Deontology, or duty-based ethics, as Immanuel Kant formulated them, posit a categorical imperative that grounds judgments; one that binds people together into a moral order. For Kant, our intentions make us, moreso than the consequences of any of our actions. But, practically, there are other ways that people come together and become who they are, such as fucking. Kant would be appalled at that statement. He dispenses with desire as something heterogeneous and disorganizing to the self. An intentionalist, it would also disgust Kant to be told that it doesn’t always matter how good you intend to be at fucking if you “can’t bring it.”

That being said, for practical reasons fucking not only brings us into the world but it also facilitates our becoming who we are. I guess that’s why I’m drawn to psychoanalysis; at least Freudian psychoanalysis. With Freud there’s no higher moral order that leads one away from dealing with our affections as they really are in the world. Analysis of our fantasies reveals the way in which we posit ongoing images of ourselves for ourselves — the imaginings that keep us going from day to day even though every day might totally suck, otherwise known as continuity.

Taylor is entertaining (in a racist way), but she’s not stupid and she’s not incorrect. Her main thesis, that women and black gay boys need to be wary of penis power (to be “aware of the dog inside of the god”) doesn’t mean she is necessarily sex phobic. When she talks about men “not hitting the walls and working the middle” and “hitting the root of the vagina,” there is clearly an interest in educating people to have good sex. On another video, she discusses the jackrabbit style vibrator and its usefulness for women who want to train themselves in what pleases them. Unfortunately, this discussion is interrupted by her mother’s reverie of having grown up with jack rabbits. What Taylor wants is for people to find out what’s going on behind sexual servility. She’s performing an amateur analysis on herself, and her mother’s Alzheimer’s induced reveries provide as good a backboard as any classical psychoanalyst.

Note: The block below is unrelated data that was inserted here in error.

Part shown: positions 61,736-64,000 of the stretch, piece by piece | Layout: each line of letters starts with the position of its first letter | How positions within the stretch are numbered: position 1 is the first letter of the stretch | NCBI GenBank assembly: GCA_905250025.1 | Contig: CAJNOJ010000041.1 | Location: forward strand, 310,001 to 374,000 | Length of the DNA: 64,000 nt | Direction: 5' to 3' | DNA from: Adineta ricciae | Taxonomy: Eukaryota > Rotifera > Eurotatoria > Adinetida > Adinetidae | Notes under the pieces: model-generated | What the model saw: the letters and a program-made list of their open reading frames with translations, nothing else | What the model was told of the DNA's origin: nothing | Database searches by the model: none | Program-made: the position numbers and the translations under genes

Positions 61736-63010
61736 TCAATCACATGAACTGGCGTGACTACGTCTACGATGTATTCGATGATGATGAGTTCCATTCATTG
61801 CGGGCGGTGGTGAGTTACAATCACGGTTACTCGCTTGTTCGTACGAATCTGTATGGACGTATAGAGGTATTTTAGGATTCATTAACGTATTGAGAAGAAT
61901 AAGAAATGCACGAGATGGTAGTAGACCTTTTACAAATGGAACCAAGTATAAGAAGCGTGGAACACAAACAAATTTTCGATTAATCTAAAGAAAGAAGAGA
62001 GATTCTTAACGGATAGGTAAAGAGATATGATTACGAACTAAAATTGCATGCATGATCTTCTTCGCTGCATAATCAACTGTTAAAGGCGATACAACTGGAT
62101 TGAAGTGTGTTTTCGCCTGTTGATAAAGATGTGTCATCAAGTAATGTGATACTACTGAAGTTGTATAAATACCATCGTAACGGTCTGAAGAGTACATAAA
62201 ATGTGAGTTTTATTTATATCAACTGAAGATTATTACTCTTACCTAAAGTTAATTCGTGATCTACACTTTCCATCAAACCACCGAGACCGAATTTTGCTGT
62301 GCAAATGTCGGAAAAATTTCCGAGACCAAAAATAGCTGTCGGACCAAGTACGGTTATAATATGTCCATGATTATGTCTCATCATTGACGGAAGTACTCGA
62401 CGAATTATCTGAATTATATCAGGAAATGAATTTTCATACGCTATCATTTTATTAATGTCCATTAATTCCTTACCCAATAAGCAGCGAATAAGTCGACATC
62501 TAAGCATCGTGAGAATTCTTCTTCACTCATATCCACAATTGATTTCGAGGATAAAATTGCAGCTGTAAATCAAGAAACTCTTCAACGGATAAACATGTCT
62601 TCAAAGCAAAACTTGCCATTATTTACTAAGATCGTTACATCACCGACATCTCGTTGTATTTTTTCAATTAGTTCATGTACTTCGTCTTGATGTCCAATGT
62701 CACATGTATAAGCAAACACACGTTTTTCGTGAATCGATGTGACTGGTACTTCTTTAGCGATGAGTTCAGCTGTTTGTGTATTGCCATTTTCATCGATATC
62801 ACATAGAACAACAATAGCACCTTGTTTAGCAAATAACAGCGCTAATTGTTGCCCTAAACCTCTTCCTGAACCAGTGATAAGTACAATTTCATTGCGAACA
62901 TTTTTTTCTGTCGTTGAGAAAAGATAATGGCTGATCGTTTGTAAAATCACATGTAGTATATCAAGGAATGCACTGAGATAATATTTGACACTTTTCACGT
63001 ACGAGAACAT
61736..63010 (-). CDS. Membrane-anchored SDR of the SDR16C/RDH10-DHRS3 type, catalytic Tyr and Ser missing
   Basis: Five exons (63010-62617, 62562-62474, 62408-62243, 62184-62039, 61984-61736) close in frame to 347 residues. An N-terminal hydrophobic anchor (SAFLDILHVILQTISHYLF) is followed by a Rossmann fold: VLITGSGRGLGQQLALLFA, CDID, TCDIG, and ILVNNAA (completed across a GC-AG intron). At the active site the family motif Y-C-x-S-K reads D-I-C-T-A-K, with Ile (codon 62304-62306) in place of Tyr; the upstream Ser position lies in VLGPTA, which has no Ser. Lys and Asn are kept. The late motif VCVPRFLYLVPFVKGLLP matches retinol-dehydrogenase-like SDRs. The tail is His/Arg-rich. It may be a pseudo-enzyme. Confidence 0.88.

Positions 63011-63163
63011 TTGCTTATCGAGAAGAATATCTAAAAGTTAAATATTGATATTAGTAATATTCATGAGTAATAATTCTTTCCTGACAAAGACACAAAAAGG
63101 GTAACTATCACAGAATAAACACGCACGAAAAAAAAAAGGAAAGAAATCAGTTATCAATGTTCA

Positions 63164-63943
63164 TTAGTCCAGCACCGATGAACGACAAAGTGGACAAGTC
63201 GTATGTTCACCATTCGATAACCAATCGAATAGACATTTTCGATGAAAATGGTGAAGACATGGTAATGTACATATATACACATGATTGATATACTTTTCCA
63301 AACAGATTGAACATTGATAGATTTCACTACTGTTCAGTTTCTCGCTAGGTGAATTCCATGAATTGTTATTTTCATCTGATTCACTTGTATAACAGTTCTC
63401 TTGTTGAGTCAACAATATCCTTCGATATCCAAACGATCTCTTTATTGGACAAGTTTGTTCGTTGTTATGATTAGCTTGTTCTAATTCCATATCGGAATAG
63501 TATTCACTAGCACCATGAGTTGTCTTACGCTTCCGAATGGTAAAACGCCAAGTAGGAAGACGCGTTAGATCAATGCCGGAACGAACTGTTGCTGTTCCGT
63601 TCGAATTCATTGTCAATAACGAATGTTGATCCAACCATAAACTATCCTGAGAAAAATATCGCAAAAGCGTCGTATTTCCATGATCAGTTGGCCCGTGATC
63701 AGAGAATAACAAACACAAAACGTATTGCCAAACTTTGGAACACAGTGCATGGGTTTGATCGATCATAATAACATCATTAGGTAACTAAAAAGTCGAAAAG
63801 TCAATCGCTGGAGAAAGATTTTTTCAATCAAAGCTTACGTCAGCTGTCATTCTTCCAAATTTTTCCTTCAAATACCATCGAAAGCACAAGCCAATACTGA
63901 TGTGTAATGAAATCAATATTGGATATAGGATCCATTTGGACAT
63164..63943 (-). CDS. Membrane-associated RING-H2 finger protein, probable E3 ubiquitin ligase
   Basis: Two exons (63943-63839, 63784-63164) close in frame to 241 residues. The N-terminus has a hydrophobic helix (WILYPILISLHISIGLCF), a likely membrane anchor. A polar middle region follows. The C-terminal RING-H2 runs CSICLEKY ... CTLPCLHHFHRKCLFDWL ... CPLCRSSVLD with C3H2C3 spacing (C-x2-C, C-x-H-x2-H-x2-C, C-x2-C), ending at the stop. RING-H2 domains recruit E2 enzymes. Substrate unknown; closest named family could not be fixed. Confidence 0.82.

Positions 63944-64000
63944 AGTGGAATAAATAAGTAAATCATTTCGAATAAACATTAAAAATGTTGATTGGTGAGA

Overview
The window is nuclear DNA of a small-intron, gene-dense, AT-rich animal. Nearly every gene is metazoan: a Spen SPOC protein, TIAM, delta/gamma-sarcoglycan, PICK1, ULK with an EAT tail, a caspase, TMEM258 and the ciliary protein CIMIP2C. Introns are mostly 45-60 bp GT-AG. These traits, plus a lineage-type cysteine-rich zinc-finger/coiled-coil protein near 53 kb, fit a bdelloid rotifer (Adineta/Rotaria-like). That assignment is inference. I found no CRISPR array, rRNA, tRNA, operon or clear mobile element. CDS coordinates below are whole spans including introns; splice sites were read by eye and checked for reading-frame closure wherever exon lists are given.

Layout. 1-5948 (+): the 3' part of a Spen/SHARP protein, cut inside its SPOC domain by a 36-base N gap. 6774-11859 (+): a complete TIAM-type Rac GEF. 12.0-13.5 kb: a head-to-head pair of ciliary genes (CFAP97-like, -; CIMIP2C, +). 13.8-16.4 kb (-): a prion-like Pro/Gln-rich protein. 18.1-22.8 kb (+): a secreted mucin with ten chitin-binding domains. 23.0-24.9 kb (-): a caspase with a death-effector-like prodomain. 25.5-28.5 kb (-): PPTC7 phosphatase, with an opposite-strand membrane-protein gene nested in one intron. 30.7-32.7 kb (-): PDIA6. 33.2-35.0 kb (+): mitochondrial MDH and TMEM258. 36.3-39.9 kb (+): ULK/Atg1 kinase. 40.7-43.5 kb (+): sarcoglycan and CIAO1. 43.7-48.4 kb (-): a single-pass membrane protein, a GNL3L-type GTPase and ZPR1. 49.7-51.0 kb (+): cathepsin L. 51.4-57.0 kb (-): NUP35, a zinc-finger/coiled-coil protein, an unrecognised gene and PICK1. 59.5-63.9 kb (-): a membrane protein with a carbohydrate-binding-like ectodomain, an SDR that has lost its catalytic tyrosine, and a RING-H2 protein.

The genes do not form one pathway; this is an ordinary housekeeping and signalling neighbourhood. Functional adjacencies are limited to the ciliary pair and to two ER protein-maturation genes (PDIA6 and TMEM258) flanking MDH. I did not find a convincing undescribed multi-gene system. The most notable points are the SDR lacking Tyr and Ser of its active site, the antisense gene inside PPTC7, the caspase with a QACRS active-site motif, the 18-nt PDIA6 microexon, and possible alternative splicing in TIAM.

What I’ve gathered from watching a few of her videos is that penis power is great insofar as it’s about being in your body but having someone screw the subjectivity out of you so that you can find your place in the scene of domination. Taylor finds the scene of domination to be degrading since, for the most part, it literalizes itself in unwise decisions or gets muddled up with other cultural fantasies of coupledom (basically, he’s fucking me into a Disney fairytale). People hate this kind of observation since it presumes that you can be injured without you knowing it; in fact, you can be harmed even when you think you’re experiencing pleasure. However, as infantalizing as it is to have someone come in and instruct you to stop being self-destructive and shatter your fantasy of autonomy, that doesn’t necessarily change the truth of the observation. It’s a fantasy of autonomy if you think you’re better off not knowing what’s good for you.

I do think she does fairly acknowledge the power fucking actually has over people — the relief we have in our subjectivity being temporarily erased by something bigger than it. That’s what the addiction to “he wanna give you a mouthful of sperm and a rectumful of sperm” is about. She just thinks, a la Freud, that we need to take a step back from these fantasies and consider what they allow. These public access videos have been circulating the net for a while, and though I’ve seen most of them, I think I need to read her book to get a handle on what else she’s saying, so please expect more on the subject.